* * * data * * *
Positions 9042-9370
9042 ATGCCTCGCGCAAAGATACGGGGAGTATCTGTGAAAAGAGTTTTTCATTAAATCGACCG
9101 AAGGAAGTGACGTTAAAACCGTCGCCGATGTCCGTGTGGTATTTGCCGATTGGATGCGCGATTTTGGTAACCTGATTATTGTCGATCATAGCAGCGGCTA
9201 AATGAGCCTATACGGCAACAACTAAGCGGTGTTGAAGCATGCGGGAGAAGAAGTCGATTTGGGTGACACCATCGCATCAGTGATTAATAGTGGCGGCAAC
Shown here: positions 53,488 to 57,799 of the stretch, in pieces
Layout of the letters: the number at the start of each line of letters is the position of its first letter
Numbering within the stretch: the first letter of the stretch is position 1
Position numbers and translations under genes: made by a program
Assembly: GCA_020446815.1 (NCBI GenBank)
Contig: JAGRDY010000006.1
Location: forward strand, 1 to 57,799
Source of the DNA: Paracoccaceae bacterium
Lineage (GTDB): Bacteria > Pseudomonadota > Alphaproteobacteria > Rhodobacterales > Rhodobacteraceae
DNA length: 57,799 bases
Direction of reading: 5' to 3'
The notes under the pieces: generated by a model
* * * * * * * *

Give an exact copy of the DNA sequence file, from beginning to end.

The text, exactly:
Positions 9042-9370
9042 ATGCCTCGCGCAAAGATACGGGGAGTATCTGTGAAAAGAGTTTTTCATTAAATCGACCG
9101 AAGGAAGTGACGTTAAAACCGTCGCCGATGTCCGTGTGGTATTTGCCGATTGGATGCGCGATTTTGGTAACCTGATTATTGTCGATCATAGCAGCGGCTA
9201 AATGAGCCTATACGGCAACAACTAAGCGGTGTTGAAGCATGCGGGAGAAGAAGTCGATTTGGGTGACACCATCGCATCAGTGATTAATAGTGGCGGCAAC
Shown here: positions 53,488 to 57,799 of the stretch, in pieces
Layout of the letters: the number at the start of each line of letters is the position of its first letter
Numbering within the stretch: the first letter of the stretch is position 1
Position numbers and translations under genes: made by a program
Assembly: GCA_020446815.1 (NCBI GenBank)
Contig: JAGRDY010000006.1
Location: forward strand, 1 to 57,799
Source of the DNA: Paracoccaceae bacterium
Lineage (GTDB): Bacteria > Pseudomonadota > Alphaproteobacteria > Rhodobacterales > Rhodobacteraceae
DNA length: 57,799 bases
Direction of reading: 5' to 3'
The notes under the pieces: generated by a model